4:

Make a new Document in sRGB, put in the layer 1-2 the layer from the first document.
Put in the layer 2-2 the layer from the second document.

Put in the layer 3-2 the layer from the third document.
Export to .tif 300dpi 16bits sRGB. (File Name : 4-1 5DmarkIII_AIO.TIF)




TO SUMMARIZE :


In the document « 4-1 5DmarkIII_AIO.TIF », we have three layers :


Layer 1-2 : from DPP Camera Standard, « sRGB tone mapping »

Layer 2-2 : from DPP Camera Standard, « AdobeRGB tone mapping » and converted to sRGB color space

Layer 3-2 : from Adobe Camera Raw Camera Standard, « which tone mapping ? »


The purpose here is to compare these three layers, and see how they’re made.
Of course, between each layers, there are some differences, in the lights, in the hue, in the saturation. The importance is not to get perfectly the same thing, but to get something similar.
The main thing we can clearly see, is that the rendering intent with Adobe Camera Raw and the DCP profiles, to get the same rendering as in DPP. And here the rendering mimic the sRGB tone mapping. The histogram for « sRGB » layers (Layer 1-2, Layer 3-2) are in a similar way, (sRGB tone mapped ?) where the « AdobeRGB » layer (Layer 2-2) is more contrasty and shadows are stronger.


For me, here, there is nothing bad. All works as intended. No problem with calibration, all layers have been exported to sRGB properly etc.



The steps to get an AdobeRGB tone mapping for 5DMarkIII file with Camera Raw instead of DPP :


5: 

Open « 5DMarkIII.cr2 » in Adobe Camera Raw, chose in the calibration tab the custom dcp profile called « Camera Standard - 5DMarkIV Curve ».
Convert document to sRGB.

Export in .tif 16bits 300dpi sRGB. (File Name : 5-1 5DMarkIII_Layer4_CustomDCP.TIF).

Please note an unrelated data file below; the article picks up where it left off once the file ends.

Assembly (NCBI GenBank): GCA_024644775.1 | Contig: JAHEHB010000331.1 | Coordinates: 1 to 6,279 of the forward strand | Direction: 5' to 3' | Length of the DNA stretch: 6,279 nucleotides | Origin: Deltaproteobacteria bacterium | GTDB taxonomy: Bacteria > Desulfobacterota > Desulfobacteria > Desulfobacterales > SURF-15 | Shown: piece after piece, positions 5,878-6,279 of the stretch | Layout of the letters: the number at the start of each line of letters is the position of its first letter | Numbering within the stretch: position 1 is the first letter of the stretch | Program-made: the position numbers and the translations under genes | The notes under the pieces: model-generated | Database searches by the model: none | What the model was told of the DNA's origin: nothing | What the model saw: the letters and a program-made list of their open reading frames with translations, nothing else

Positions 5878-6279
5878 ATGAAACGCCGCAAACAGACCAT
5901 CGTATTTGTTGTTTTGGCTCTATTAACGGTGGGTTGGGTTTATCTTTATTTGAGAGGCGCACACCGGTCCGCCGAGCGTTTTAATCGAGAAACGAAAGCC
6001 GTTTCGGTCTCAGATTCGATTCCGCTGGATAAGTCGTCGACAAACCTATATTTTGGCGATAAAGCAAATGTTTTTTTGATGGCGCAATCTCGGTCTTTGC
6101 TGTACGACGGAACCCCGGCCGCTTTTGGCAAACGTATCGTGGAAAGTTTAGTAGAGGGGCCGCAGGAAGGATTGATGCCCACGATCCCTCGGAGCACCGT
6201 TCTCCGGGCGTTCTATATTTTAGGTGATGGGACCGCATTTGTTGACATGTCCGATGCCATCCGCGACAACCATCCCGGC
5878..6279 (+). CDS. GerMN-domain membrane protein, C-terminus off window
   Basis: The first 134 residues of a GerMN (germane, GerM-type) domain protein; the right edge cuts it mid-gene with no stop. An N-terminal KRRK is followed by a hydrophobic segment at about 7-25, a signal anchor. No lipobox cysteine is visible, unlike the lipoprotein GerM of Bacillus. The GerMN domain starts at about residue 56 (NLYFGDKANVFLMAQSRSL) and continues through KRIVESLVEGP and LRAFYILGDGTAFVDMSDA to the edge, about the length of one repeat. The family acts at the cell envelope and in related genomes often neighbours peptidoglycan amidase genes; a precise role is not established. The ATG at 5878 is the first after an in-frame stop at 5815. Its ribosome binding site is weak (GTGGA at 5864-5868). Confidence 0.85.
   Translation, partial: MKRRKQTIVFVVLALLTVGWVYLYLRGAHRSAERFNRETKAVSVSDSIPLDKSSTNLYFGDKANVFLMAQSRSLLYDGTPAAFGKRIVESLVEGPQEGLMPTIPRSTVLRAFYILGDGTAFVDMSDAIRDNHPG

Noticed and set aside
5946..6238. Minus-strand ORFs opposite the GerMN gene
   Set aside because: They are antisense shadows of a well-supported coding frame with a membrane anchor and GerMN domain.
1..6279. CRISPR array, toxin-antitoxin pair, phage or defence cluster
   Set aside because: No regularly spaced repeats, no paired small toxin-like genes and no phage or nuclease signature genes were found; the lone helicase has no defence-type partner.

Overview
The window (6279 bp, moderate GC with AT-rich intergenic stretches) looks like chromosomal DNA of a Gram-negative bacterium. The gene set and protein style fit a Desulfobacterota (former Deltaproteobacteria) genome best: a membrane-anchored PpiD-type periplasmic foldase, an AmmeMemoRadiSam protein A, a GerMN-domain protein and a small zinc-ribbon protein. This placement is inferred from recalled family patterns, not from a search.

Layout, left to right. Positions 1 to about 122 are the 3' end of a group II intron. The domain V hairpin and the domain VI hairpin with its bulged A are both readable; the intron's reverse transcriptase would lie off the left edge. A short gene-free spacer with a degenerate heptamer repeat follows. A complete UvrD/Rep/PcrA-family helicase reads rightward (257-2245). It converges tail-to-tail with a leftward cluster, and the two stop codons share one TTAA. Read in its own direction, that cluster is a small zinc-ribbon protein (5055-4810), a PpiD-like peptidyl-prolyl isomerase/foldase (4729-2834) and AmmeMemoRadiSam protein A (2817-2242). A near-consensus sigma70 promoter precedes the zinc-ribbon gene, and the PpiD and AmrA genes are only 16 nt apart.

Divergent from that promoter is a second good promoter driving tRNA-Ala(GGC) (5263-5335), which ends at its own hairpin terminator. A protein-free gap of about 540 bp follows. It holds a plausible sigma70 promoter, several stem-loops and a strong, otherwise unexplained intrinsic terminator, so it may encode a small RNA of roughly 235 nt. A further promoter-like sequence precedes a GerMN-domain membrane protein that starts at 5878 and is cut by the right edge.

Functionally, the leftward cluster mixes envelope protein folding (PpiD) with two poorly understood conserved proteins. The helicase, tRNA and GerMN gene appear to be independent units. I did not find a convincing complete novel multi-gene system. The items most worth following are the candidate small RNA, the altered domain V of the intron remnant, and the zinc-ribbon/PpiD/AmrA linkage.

Copy that layer, past it to « 3-1 5DMarkIII_AIO.TIF ».


If you compare the Layer 5-1 from Camera Raw with the Layer 2-2 from DPP, you will see that they are similar and the histograms are telling the same story. Some differences in base exposure and colors, but this is very « similar ».


So, we have 4 Layers : Two layers with a sRGB tone mapping (Layer 1-2, Layer 3-2), Two layers with an AdobeRGB tone mapping (Layer 2-2, Layer 5-1).





Of course, to convince you more, I need to perform all these steps, with the 5DMarkIV file, and shows you the different rendering.


6:

Open « 5DMarkIV.cr2 » in DPP

Be sure to get the mention « sRGB/sRGB » in the top right of the window, if not set it in preferences settings.
Export that to .tif 16bits 300dpi sRGB. (File Name : 6-1 5DMarkIV_Layer1_sRGB.TIF)

Open it in photoshop, convert to sRGB profile (the prevent profile was a canon version of sRGB).

Export to .tif 16bits 300dpi sRGB (File Name : 6-2 5DMarkIV_Layer1_sRGB - Converted sRGB.TIF).


7:

Open « 5DMarkIV.cr2 » in DPP

Change the setting of the colorspace to « AdobeRGB ».
Export that to .tif 16bits 300dpi adobe98. (File Name : 7-1 5DMarkIV_Layer2_AdobeRGB.TIF)
Open it in photoshop, convert to sRGB profile. Export to .tif 16bits 300dpi sRGB (File Name : 7-2 5DMarkIV_Layer2_AdobeRGB - Converted sRGB.TIF).


8:

Open « 5DMarkIV.cr2 » in Adobe Camera Raw. No importance about the colorspace in Camera Raw, as we ALL know, the rendering of camera raw will match whatever the colorspace you choose... So choose sRGB/adobe98/prophoto, no importance. Chose « Camera Standard » in the Calibration tab of the Camera.

When document is opened, convert it in sRGB color space.

Export to .tif 300dpi 16bits sRGB. (File Name : 8-1 5DMarkIV_Layer3_CameraRaw_CameraStandard.TIF).

Because the « base exposure » of the DCP profile is to much in the left, i moved it to the right a little to match the « black point » of the histogram.
You can open the RAW with the DCP profile called « Camera Standard - Offset 0 ».
Convert document to sRGB. Export in .tif 16bits 300dpi sRGB. (File Name : 8-1-2 5DMarkIV_Layer3_CameraRaw_CameraStandard Corrected Offset.TIF).

Copy that layer, past it to « 7-1 5DMarkIV_AIO.TIF ».


9:

Make a new Document in sRGB, put in the layer 6-2 the from the first document.
Put in the layer 7-2 the layer from the second document.

Put in the layer 8-1 the layer from the third document.

Put in the layer 8-1-2 the layer from the fourth document.